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#368462 - 02/23/10 09:08 AM Belize adopts Caribbean Court of Justice
Marty Offline
Dean Barrow

The Senate meets in Belmopan this Tuesday and it is expected to ratify the Seventh Amendment to the Constitution that was passed by the House of Representatives last Friday. Of the three changes to the amendment package, government proceeded with the two less contentious. Firstly, it passed the Caribbean Court of Justice as the final appellate court for Belize to replace the Privy Council. This means that Belize will be the third country in the region to adopt the CCJ; the two others being Barbados and Guyana even though twelve have signed on to the agreement. Before the “ayes” at Friday’s House Meeting Prime Minister Dean Barrow responded to concerns raised within the legal community about pending cases set to be heard before the Privy Council. According to the PM, the law will not come into effect until those appeals are heard.

Dean Barrow, Prime Minister

“Where the replacing of the Privy Council with the CCJ is concerned, I had a letter from one attorney, Senator Eamon Courtenay actually, wanting to be sure that cases would not fall through the cracks in terms of the transitional situation. In other words, there may be cases already bound for the Privy Council where the first stage leave has been given but not the final leave. The point is that I want to offer the assurances that we will not bring the law into force even after it is signed by the Governor General if it passes here and passes the Senate today, we will not bring the law into force until a sufficient time has elapsed for those cases that would normally be caught in limbo are to be dealt with. As well, I would urge the Bar Association to look at the rules of court for the Caribbean Court of Justice to be satisfied that in fact those rules are workable for us here in this jurisdiction.”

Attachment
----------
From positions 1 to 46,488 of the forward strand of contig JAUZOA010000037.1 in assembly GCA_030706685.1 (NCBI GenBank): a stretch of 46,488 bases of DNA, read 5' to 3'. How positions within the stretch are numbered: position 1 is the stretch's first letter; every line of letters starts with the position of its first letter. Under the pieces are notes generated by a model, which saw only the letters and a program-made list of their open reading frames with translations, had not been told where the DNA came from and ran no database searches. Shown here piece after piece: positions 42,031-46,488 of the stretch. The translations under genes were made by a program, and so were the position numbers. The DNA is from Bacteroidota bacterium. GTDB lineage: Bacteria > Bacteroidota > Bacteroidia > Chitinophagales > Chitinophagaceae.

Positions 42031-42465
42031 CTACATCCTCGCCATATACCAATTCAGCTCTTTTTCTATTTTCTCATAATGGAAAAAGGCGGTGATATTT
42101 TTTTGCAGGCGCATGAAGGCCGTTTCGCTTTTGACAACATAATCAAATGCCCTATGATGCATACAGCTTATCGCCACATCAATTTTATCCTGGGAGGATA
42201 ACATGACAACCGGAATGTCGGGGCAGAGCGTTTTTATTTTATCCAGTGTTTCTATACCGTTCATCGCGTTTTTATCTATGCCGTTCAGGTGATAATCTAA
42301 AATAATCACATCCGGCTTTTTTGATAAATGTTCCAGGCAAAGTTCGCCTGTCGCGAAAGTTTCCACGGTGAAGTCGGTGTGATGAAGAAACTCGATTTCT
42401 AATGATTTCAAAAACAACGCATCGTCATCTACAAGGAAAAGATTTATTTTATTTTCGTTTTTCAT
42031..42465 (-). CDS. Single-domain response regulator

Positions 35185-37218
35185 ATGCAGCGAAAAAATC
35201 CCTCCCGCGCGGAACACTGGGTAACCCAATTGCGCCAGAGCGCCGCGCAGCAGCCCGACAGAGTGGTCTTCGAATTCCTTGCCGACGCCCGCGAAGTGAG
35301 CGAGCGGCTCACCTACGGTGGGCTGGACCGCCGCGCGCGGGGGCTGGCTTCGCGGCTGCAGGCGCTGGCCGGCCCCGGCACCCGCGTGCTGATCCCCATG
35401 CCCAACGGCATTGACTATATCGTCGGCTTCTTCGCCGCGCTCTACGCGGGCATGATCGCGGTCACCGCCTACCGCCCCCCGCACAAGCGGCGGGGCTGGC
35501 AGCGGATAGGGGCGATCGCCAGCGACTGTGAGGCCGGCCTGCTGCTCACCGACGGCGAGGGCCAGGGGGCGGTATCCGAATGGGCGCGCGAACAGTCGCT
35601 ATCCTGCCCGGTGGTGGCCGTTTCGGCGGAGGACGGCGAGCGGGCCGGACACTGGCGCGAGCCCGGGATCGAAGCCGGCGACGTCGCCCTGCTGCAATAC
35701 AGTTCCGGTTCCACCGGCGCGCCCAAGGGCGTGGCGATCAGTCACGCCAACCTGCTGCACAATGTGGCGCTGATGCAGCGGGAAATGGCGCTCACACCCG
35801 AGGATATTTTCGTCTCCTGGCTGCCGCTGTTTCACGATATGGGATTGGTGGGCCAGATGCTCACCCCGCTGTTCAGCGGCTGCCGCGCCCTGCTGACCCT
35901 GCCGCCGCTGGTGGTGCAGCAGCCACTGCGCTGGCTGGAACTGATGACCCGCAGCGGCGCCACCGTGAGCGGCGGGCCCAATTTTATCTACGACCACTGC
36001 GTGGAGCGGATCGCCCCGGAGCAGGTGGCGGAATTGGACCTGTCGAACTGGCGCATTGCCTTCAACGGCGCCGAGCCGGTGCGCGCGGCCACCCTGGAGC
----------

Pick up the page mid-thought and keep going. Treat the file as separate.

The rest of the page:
In January at the opening of the Supreme Court, Attorney General Wilfred ‘Sedi’ Elrington suggested that Belize will have fully adapted the CCJ by 2011. And as we reported last Friday, the House also gave the nod to the appointment of an attorney general to be drawn from private practice, which will mean that persons who are not in the House or Senate can be appointed to the job. And who will that be? It is widely reported that the constitutional amendment was engineered to facilitate the appointment of the Prime Minister’s first wife Lois Young. Young was initially proposed as permanent representative to the UN, but that appears to now be off the radar.

#368666 - 02/25/10 09:37 AM Re: Belize adopts Caribbean Court of Justice [Re: Marty]
Marty Offline
House vets replacement of Privy Council with CCJ

The House of Representatives on Friday approved the replacement of the Privy Council, the final appellate court in Belize, with the Caribbean Court of Justice (CCJ).

The legislative backing for the change comes from amendments to the Belize Constitution (in the 7th Amendment Bill), as well as the revocation of the Privy Council Act.

Even though Prime Minister Dean Barrow had signaled the removal of the dual citizenship portion of the constitutional amendment, in response to fierce and vocal opposition to it on the home front, the proposal, nonetheless, consumed a large part of the debate.